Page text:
What we know at CSU Channel Islands as Teaching & Learning Innovations is a new and growing entity. The growth of this program has come about due to the core belief at CI that, we are here to support student learning, and that teaching and teachers matter. Our original goals were often vague and lofty with a strong underlying message: we needed to build more capacity for online and blended learning without losing the personal touch that had become central to learning at CI. Our timeline goes back to 2009 when Michael Berman presented a vision for online learning to the President’s Cabinet. In this vision, he provided a framework we could use to grow a cutting-edge program. From this point forward there has been a slow and steady effort to provide support and resources towards innovative teaching practices. In 2011, this effort officially began with a Teaching & Learning with Technology Initiative and the appointment of an Interim Faculty Coordinator. This was a turning point on campus. We offered our first faculty development focused course redesign program and we began the difficult conversation about changing teaching practices to improve student learning through the use of technology. Since this time, we have passed two Senate Resolutions, prepared 100+ faculty to teach online and blended, opened the Faculty Innovations in Teaching studio, and developed countless resources and opportunities for faculty. The timeline below provides more details about our history and accomplishments.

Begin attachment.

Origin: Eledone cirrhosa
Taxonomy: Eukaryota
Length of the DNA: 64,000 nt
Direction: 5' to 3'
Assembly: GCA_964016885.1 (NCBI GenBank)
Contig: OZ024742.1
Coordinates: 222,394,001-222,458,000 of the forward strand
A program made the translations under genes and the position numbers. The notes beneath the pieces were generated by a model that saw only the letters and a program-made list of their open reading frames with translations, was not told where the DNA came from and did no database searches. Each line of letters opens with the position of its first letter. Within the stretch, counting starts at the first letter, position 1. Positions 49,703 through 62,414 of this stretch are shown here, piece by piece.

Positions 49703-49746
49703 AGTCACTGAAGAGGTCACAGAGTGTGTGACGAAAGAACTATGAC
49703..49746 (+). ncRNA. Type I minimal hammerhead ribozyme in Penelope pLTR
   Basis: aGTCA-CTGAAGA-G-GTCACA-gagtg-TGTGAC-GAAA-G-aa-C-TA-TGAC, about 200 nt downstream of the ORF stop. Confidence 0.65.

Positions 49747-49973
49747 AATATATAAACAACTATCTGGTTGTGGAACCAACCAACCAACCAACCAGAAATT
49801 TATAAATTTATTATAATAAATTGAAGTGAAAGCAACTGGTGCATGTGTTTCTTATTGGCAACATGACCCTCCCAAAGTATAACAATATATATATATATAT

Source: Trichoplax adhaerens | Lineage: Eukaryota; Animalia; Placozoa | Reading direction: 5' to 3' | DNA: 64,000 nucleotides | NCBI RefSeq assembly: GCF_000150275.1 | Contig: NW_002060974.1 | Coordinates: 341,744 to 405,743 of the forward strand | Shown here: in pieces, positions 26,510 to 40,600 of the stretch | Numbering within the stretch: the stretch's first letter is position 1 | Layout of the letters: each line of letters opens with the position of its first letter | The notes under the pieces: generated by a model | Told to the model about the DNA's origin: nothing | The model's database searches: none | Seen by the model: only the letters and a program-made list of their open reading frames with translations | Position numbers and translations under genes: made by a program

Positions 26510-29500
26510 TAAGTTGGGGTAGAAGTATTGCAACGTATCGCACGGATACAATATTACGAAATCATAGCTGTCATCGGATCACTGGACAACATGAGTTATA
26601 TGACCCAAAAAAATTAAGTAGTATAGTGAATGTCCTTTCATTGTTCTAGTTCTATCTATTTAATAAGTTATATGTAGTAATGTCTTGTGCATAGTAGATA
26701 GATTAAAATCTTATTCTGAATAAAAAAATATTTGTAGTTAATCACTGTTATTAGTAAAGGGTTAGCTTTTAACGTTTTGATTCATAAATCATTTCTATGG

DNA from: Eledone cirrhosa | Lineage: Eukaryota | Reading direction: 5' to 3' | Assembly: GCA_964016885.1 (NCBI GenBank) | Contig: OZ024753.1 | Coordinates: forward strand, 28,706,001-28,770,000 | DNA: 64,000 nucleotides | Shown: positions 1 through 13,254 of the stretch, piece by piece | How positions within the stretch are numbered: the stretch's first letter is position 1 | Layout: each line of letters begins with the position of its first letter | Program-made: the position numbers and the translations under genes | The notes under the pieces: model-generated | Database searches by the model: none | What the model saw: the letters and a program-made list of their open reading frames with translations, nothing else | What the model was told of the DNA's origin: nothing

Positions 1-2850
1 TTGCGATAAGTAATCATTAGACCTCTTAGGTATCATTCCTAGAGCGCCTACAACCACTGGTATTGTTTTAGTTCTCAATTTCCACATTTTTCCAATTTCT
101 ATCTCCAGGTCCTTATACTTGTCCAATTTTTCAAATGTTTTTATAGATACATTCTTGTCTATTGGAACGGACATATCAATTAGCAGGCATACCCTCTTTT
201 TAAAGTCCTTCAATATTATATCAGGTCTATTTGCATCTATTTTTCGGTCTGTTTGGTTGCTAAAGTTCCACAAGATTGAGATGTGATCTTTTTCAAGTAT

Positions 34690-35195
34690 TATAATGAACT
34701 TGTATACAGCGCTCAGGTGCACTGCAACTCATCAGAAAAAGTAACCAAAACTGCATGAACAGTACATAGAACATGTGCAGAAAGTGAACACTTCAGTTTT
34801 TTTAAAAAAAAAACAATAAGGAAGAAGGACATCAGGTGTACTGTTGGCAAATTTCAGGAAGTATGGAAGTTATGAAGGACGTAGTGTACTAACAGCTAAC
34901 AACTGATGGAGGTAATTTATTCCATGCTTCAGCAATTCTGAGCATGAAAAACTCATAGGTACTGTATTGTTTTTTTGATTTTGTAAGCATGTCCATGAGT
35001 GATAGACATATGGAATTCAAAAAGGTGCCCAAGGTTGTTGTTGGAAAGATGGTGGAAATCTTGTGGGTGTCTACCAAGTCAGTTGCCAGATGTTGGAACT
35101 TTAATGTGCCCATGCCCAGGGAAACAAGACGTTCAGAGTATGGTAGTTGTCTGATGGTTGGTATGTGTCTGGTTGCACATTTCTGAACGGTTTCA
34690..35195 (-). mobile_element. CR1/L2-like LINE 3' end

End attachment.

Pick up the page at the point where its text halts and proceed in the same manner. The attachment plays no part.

Aligning Efforts with National Trends
To focus the efforts of T&L Innovations, we have consistently engaged in the national conversation about the future of higher education and educational technology. Having our eye on the trends, and being involved in the national conversations, has allowed us to guide the growth of our team and development of programs to identify efforts that can impact our campus community and keep us moving forward. To this end, we are actively adding to the national dialogue about the future of higher education through conference presentations, blogs, Twitter and formal publishing avenues. These efforts were recently acknowledged by the Online Learning Consortium at the 2016 Innovate conference. Our team and Michael Berman’s leadership were highlighted as innovators to follow.
In keeping current, our team looks to many sources for guidance, but a few stand out as exemplars. Particularly useful is the Educause Learning Initiatives’s report on Key Trends in Teaching and Learning 2016. This report is developed based on a “survey of the higher education community to determine key issues and opportunities in post-secondary teaching and learning” (ELI, 2016). Based on this survey, the following issues were identified as pressing issues for teaching and learning in higher education. (Academic Transformation, Faculty Development, Assessment of Learning, Online and Blended Learning, Learning Analytics, Learning Space Design, Accessibility & Universal Design for Learning, Open Educational Resources & Content, Working with Emerging Technology, Next Gen Digital Learning Environments (NGDLE) & Services, and Digital & Informational Literacies). We also closely follow the New Media Consortium’s Horizon Report. Both Michael Berman and Michelle Pacansky-Brock have participated as advisors to the Horizon Report. The Horizon Report examines what is on the horizon for the next five years for higher education institutions with regards to technology. The Horizon Report examines 18 topics in three categories, Developments in Technology, Trends and Challenges. Our CI Keys project was recognized this year in the report as an example for the “Solvable Challenge” Improving Digital Literacy. These two sources, ELI Key Trends and Horizon Report closely align to the current efforts of Teaching & Learning Innovations at CI. Specifically, we have focused in on Online/Blended Learning, Faculty Development and NGDLE.